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Sardar Sarovar – the seventy year itch
The benefit that would be ensured by SSP for the populations of the states of Gujarat, Madhya Pradesh, Maharashtra and Rajasthan in terms of availability of water for drinking, irrigation and power, is much larger than the impact on a few thousand that were to be displaced.

Soon after Narendra Modi assumed charge as chief minister of Gujarat in 2001, he focused on making water availabe for every one of the state’s 18,144 villages. The state drought-prone, for years, understandably, demanded focus on water. The Modi government embarked on a massive programme of constructing check dams. With simultaneous focus on agriculture development, the state emerged leader in cotton and groundnut. This was also helped by the state laying separate power transmission lines for agriculture on one side and industry and domestic consumption on the other.

This focus got sharpened after the Supreme Court removed the hurdles for completing the Sardar Sarovar Project. 

SSP was envisaged by Sardar Patel seven decades ago and the foundation was laid by Jawaharlal Nehru in April 1961.

Chequered history...

SSP had a chequered history. Its progress was bogged down through familiar inter-state disputes. It took close to 18 years to constitute the Narmada Water Dispute Tribunal in October 1969; it gave the final award in December 1979.

Delays denied benefits to millions for decades

Then came the prolonged agitation launched by Medha Patkar and her Narmada Bachao Andolan. Disturbed political conditions and an extremely divisive nature of the society and polity paralysed decisive action.  The benefit that would be ensured by SSP for the populations of the states of Gujarat, Madhya Pradesh, Maharashtra and Rajasthan in terms of availability of water for drinking, irrigation and power, was much larger than the impact on a few thousand that were to be displaced. Senior journalist Swaminathan Aiyar has cited findings of a research study by Prof Neeraj Kaushal of the Columbia University and himself on the impact. He concluded that the research exploded activists’ claims that moving out of the forest as disastrous for the tribals; he pointed to the much better living conditions and progress achieved by those tribals settled with liberal relief and rehabilitation support.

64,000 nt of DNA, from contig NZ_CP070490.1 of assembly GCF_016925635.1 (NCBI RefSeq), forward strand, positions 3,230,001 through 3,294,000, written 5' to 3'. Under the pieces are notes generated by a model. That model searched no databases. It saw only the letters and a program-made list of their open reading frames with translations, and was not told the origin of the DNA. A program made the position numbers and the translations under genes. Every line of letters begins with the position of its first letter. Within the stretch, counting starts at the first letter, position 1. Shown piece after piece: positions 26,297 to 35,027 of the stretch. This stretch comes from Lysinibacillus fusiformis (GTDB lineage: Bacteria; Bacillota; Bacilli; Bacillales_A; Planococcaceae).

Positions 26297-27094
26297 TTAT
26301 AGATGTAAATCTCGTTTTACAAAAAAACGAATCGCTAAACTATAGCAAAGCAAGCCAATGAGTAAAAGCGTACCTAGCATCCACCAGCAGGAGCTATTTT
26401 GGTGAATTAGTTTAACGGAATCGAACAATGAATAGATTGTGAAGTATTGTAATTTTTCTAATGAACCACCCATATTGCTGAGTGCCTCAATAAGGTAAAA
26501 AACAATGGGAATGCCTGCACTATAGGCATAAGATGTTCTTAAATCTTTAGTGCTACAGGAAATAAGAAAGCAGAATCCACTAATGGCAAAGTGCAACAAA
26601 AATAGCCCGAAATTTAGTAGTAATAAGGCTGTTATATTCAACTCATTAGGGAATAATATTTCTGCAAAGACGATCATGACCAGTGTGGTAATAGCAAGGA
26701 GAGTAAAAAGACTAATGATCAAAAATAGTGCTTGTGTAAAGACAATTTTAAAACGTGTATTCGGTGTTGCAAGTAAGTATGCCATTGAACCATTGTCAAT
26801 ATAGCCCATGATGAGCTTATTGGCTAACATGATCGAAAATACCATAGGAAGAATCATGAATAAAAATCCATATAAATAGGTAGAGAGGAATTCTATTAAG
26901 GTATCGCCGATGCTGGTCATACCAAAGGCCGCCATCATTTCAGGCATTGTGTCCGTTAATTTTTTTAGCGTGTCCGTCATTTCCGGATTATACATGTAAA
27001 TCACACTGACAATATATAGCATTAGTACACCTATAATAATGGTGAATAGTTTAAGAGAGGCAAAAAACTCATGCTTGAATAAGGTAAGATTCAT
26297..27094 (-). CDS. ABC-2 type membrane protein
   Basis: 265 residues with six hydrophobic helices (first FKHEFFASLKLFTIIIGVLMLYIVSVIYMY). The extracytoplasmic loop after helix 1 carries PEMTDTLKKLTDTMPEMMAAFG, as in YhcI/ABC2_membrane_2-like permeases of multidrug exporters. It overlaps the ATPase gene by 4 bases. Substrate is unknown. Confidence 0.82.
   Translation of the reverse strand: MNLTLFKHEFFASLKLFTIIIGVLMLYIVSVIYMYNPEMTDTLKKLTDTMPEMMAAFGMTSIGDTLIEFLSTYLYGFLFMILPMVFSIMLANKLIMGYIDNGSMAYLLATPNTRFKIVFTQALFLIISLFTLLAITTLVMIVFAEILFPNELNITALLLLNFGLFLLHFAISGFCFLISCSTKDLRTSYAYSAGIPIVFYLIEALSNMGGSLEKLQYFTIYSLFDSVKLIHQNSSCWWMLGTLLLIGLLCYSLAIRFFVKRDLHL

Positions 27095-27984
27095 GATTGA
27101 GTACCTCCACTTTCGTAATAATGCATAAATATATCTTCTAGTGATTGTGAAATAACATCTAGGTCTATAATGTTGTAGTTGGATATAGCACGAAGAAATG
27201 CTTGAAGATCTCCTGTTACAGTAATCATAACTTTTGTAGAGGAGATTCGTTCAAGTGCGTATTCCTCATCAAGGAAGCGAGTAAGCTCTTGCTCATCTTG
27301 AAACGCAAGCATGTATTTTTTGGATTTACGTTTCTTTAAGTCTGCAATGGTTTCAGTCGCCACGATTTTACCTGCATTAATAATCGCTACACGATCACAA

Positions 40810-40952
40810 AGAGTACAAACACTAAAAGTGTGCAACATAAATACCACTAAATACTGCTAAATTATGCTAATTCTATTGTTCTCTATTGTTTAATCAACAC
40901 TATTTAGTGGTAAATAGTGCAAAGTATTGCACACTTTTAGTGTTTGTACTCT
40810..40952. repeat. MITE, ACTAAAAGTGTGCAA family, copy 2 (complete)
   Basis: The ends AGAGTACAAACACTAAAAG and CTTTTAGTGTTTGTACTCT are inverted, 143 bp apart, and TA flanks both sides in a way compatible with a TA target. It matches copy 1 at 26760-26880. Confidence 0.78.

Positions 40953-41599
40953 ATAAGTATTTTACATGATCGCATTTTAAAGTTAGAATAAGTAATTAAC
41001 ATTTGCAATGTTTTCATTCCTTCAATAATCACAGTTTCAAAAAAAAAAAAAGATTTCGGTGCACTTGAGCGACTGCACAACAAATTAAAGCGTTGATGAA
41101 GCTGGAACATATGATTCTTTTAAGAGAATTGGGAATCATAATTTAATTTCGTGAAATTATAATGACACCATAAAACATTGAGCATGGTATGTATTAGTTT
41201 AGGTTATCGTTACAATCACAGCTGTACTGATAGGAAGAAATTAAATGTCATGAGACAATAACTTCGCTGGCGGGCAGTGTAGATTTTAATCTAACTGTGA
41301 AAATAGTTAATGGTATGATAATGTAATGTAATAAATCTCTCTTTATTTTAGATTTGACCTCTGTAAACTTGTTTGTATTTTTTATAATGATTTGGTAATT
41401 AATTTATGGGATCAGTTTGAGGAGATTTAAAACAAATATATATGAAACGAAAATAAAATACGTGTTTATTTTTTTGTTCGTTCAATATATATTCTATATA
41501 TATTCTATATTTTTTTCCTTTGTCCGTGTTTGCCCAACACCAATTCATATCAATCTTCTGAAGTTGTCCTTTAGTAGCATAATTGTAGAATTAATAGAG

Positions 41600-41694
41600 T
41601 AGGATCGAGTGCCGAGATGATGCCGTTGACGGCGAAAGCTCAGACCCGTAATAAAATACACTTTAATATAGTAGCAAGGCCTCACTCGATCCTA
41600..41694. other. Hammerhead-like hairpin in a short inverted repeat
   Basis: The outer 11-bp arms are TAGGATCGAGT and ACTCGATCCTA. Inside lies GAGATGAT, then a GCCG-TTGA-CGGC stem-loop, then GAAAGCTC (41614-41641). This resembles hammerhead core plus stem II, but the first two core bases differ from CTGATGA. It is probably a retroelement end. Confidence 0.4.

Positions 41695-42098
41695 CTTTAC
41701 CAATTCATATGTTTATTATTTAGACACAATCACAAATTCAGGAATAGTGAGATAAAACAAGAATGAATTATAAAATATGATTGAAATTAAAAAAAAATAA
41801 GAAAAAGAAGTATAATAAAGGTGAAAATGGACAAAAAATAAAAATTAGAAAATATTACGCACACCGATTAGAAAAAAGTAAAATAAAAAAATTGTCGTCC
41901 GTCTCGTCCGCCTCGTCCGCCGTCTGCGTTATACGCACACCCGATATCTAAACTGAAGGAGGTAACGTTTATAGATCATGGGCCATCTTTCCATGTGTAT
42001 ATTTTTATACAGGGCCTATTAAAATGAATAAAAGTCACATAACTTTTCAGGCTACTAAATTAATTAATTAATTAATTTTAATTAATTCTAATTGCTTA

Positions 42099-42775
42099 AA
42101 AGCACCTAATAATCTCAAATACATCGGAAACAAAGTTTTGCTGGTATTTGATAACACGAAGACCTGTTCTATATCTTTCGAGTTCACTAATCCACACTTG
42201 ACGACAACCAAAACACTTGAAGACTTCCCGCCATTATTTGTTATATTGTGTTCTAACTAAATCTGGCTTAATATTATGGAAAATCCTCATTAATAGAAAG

But Medha Patkar built an army of supporters to stall construction and succeeded in preventing funding by the World Bank. Post 2002 there was the added factor of the UPA government and Delhi media’s tirade against Modi that effectively stalled progress on SSP.

The court’s clearance and the BJP’s ascent to power with majority, were big help in the project getting completed. There was another extremely favourable development: all the four beneficial states of SSP are ruled by the BJP.

Sadly, the south does not have this precious advantage. For over six decades, Karnataka, Kerala and Tamil Nadu have not been ruled by the same party - a major reason for the intractable litigation and reluctance of the Centre to implement the awards given by the highest court on the Cauvery water dispute.

Modi, so conscious of how precious water is, should help resolve this long pending issue. – SV

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